The heads of state of Afghanistan, Pakistan and Turkey once again expressed their resolve, at the 7thTrilateral Summit held at Ankara, to combat terrorism and other regional challenges through concerted efforts. The commitment is contained in a joint statement issued at the conclusion of the talks on Wednesday. The joint press conference that followed the meeting also underlined the threat of terrorism, with Turkish President Abdullah Gul maintaining that militancy “is not the problem of any one country” and that there was need for all countries in the region to eliminate the scourge with joint struggle. For that hard task to accomplish, the leaders also stressed connectivity at all levels – among their people, institutions, infrastructures and economies. Thus, there were also calls for the promotion of trade and commercial relations and the foreign ministers of the three countries, who were also present there, signed an MoU to advance this cause.

Inevitably, the question of an assassination attempt at Afghan Intelligence Chief Asadullah Khalid, which President Asif Zardari felt was designed to undermine unity among the two countries, also came up. Pakistan and Afghanistan agreed to form a joint working group of concerned agencies of the two countries to probe the matter. Mr Zardari observed that facing defeat the militants were now targeting individuals and his country was making serious efforts to tackle the terrorist mindset that was hurting bilateral relations. He underlined that it was in the interest of Pakistan to support the Afghan quest for peace. Afghan President Hamid Karzai told the journalists that the ‘promise of peace, stability and economic development of the region’ had to be fulfilled.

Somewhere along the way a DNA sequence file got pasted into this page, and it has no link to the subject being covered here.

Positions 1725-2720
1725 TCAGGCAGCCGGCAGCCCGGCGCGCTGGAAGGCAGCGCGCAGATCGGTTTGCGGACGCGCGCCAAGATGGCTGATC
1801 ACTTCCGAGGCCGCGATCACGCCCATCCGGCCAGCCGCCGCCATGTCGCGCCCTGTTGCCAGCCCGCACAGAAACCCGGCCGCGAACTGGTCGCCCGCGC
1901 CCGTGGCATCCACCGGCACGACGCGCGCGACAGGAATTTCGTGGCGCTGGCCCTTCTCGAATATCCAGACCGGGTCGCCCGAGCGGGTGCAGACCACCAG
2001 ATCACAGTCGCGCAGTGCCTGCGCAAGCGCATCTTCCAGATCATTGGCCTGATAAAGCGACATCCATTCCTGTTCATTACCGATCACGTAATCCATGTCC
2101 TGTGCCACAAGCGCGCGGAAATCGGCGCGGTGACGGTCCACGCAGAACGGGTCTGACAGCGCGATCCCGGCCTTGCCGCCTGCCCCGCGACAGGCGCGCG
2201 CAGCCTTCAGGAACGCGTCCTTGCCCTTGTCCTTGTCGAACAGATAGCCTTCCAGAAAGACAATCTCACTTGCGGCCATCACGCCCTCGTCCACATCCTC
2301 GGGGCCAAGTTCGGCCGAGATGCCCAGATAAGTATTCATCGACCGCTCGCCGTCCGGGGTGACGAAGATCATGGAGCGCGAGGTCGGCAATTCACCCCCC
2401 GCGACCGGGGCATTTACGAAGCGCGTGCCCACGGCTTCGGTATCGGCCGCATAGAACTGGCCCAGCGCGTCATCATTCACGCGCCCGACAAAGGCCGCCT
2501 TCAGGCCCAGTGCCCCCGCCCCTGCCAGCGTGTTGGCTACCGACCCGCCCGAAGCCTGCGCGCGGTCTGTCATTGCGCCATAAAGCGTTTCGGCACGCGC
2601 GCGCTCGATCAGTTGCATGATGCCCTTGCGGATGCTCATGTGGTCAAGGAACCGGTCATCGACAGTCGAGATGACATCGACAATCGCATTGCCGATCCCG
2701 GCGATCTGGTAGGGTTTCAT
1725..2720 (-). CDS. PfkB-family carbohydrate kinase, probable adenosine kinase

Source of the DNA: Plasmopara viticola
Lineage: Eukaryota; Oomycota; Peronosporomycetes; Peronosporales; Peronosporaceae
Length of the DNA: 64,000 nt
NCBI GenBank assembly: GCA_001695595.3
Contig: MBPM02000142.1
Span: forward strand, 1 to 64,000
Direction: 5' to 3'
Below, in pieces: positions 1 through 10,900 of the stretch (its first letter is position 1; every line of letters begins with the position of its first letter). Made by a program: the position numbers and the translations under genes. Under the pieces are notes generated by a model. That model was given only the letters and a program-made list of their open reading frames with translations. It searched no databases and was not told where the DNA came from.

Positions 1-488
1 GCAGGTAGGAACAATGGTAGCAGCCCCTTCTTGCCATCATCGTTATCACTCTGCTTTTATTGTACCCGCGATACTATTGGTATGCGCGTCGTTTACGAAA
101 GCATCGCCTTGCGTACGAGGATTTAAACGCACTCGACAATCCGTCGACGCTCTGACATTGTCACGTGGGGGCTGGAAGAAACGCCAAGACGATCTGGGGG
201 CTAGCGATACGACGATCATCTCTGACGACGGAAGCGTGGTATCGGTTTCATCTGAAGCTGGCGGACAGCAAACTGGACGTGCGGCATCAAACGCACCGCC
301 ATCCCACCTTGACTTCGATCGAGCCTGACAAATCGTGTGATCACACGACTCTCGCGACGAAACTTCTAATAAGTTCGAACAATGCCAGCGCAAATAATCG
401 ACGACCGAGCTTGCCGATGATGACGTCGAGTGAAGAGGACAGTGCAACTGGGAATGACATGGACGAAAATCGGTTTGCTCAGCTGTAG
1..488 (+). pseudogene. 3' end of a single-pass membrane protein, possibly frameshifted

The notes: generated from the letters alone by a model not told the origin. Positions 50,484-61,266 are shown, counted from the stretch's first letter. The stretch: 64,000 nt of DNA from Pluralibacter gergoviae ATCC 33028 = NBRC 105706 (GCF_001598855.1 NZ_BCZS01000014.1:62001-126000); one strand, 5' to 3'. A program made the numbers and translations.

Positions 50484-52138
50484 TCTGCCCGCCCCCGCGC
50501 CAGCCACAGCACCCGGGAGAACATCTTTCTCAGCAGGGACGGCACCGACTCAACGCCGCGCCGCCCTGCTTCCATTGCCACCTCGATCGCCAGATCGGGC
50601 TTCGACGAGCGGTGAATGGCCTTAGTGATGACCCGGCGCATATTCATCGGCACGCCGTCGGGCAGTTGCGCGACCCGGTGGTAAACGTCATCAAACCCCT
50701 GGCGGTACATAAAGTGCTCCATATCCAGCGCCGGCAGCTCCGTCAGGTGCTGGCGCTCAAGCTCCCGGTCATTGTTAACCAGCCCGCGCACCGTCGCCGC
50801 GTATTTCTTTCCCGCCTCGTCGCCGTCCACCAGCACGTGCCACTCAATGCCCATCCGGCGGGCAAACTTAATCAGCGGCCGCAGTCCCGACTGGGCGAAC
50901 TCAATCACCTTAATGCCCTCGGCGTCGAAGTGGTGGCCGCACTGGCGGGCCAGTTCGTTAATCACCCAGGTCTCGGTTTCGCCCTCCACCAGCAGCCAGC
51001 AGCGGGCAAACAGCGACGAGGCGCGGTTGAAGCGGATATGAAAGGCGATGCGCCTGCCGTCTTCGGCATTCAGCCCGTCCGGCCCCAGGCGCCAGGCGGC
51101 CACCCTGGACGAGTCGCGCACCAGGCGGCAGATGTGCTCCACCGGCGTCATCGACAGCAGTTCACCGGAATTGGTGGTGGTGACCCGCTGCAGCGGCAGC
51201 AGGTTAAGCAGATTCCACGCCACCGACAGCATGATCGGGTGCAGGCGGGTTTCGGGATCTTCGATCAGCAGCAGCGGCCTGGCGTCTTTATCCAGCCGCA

One would hope that the get-together has proved helpful in removing, in the real sense of the word, misunderstandings, which have been cropping up between Pakistan and Afghanistan and which are, without doubt, a big hindrance to bringing the peace and reconciliation process currently under way in Afghanistan to a successful conclusion. If Kabul complains of terrorist safe havens in Pakistan, Islamabad has the grouse that the fugitive Maulvi Fazlullah, living in the security of the Kunar province, periodically sends across bands of thugs and suicide bombers to attack its security forces. There is paramount need to sort this confusion out if the idea of joint struggle against terrorism has to reach fruition.